While I was waiting for my laptop to dry out, I gave some thought to how boring this blog is, and how that’s because my life is dull and nothing ever happens in it. So, being that I have so little material to work with, I’ve decided to just embrace my boringness and write about my life anyway, which for now means lots of posts about things that happen in my head because I never actually do anything.
I’ve decided to write a series on my biggest pet peeves, which I’ll post whenever I feel like it. I got the idea when a friend on Facebook included Dan Brown’s Da Vinci Code in her “Top 5 Things I Hate That Everyone Else Seems to Like.” I am in complete agreement with her. To be fair, I should admit that I only made it through the first thirty pages because, in addition to the unconvincing and unoriginal storyline, there were just too many adverbs. Honestly. But I don’t hate the book because it’s poorly written and derivative. I hate it because it’s dangerous, and not because its ideas are dangerous (they’re just kind of goofy, really,) but because of that prefatory page that claims that everything in the book is true. Because there are people who are gullible enough, that if they read such a thing, they will believe it.
I know this because there was always at least one of them in my classes. Just to set the record straight, I want to clarify: St. John looks like a girl in Leonardo’s Last Supper because he always looks like a girl. Leonardo was just following a long-standing visual tradition. But there was always someone who wouldn’t take my word for it, because if it’s in a book it must be true, especially if there’s a page that says so right at the beginning. I remember one student whose insistence was so exasperating that I shouted at him, “It is a novel, a work of fiction. It is made up, it is not real, do you get it?!” (He had already tried my patience by repeatedly addressing me as “Miss,” which was one of my pet peeves, but not the subject of this post.)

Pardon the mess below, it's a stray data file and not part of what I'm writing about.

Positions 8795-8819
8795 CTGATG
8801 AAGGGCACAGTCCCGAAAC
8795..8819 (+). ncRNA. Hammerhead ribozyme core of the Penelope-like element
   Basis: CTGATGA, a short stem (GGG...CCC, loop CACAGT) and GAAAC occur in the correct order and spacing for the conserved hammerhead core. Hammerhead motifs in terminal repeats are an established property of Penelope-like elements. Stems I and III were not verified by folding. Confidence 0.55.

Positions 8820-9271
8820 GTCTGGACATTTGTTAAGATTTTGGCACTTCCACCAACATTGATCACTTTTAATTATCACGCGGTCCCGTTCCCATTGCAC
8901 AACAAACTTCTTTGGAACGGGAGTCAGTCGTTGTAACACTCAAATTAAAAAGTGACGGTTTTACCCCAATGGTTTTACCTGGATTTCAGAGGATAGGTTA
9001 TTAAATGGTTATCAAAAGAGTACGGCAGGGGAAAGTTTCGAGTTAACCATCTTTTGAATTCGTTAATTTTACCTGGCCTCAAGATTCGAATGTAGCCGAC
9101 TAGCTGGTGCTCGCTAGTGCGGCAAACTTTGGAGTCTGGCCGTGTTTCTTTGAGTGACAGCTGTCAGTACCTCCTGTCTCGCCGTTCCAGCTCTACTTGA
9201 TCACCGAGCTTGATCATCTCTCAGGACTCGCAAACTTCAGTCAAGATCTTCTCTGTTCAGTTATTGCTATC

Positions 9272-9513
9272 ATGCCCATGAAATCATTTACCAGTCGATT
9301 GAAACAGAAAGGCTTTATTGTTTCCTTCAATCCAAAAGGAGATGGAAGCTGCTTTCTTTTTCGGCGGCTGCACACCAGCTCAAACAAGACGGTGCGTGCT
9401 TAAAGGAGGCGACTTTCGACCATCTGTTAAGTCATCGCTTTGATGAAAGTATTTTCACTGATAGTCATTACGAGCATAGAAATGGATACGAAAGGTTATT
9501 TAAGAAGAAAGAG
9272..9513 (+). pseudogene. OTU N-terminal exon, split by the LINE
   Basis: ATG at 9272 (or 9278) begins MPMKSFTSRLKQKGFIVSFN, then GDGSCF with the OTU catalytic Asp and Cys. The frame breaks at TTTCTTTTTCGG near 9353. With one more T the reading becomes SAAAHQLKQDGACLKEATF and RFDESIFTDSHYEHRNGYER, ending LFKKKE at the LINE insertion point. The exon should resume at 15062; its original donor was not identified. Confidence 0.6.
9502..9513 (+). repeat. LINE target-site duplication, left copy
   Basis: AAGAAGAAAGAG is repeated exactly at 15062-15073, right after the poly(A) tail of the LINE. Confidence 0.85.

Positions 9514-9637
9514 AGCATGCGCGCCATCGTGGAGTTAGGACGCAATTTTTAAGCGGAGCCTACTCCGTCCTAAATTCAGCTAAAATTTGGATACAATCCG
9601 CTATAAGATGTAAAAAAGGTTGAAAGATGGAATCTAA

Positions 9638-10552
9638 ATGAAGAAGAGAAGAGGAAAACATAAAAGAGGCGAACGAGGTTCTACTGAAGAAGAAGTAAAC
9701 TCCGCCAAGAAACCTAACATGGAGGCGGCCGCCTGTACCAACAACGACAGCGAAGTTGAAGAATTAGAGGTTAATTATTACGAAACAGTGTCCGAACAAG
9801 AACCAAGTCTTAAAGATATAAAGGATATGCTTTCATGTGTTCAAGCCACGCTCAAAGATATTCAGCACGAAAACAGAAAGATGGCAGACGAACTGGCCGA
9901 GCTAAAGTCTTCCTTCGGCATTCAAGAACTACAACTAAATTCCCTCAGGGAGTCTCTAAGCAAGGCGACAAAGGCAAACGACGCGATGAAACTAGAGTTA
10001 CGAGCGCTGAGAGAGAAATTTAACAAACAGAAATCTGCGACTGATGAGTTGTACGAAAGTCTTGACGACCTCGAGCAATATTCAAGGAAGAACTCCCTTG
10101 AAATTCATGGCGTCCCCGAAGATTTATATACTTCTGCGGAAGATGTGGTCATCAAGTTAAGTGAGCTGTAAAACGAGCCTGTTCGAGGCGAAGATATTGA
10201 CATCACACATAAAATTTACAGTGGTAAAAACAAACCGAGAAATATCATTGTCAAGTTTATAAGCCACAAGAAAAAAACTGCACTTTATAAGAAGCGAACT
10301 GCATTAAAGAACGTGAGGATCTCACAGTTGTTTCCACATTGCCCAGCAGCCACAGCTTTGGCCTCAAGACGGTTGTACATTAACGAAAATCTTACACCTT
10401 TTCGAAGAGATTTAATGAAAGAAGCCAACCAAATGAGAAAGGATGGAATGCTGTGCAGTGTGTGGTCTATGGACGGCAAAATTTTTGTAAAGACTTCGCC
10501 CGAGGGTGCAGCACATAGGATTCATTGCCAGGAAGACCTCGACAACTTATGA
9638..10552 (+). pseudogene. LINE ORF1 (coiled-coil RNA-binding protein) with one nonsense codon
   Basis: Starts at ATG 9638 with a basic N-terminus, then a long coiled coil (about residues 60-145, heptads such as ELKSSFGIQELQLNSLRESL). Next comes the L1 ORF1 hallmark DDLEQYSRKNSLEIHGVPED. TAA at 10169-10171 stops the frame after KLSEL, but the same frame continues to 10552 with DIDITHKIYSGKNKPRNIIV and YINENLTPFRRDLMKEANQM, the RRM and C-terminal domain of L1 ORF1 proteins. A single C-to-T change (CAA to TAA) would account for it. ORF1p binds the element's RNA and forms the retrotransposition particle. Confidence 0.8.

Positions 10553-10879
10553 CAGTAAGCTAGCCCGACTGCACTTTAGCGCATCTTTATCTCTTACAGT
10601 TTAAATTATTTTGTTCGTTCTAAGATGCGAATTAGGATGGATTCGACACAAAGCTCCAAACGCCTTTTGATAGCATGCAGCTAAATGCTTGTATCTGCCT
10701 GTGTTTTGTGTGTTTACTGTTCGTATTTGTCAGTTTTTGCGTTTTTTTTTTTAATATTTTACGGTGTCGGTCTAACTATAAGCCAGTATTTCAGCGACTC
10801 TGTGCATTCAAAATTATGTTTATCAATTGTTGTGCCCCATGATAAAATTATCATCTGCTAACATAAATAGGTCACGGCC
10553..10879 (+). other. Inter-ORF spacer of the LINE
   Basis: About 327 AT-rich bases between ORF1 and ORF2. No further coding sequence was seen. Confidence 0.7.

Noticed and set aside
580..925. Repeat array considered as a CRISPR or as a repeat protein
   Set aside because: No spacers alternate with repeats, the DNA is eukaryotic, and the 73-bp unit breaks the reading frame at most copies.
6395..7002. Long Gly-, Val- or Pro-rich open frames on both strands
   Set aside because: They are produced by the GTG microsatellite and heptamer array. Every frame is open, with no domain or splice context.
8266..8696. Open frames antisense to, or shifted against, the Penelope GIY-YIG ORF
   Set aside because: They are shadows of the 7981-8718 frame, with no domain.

But I hated that book even before my students began reciting its claims in my classes, even before I attempted to read it, in fact, I hated it even before I opened the cover to find that pernicious prefatory statement. I hated it as soon as I’d heard the title, and this leads me, finally, to
The Pet Peeve:
That’s not his name! His name is Leonardo. “Da Vinci” means “from Vinci.” Calling him “da Vinci” is like, as I used to tell my students, referring to me as “from New York.” I used to ask them, “do you ever say, ‘Professor from New York, could you repeat that?’ After class, will you turn to the person sitting next to you and ask, ‘is it just me or did from New York not make any sense today?'” Besides, isn’t he famous enough that we can call him by his given name? Everyone calls Raphael and Michelangelo by their first names even though both have proper last names. (How many of the people who refer to Leonardo as “da Vinci” even know Raphael’s or Michelangelo’s last name?)
A confession: whenever someone who purports to be knowledgeable refers to Leonardo as “da Vinci” I stop paying attention. I ignore whatever comes next, because I know it will not be interesting or enlightening. You know what I’m talking about, some fathead in a museum starting a sentence with something like, “It’s reminiscent of a da Vinci blah blah.” When you hear something like that, stop listening! I give you permission.
This leads me to a somewhat related but much smaller pet peeve: why was one of the Teenage Mutant Ninja Turtles named Donatello? He doesn’t fit in with Raphael, Leonardo and Michelangelo at all. It seems so random to me. I feel like they should have called him Bramante. Have you seen the Tempietto? The integration of classical and Christian architectural vocabulary in that structure is a true work of bravura. Donatello, what did he ever do?
I’m just kidding about Donatello, but I still think the fourth turtle should have been Bramante.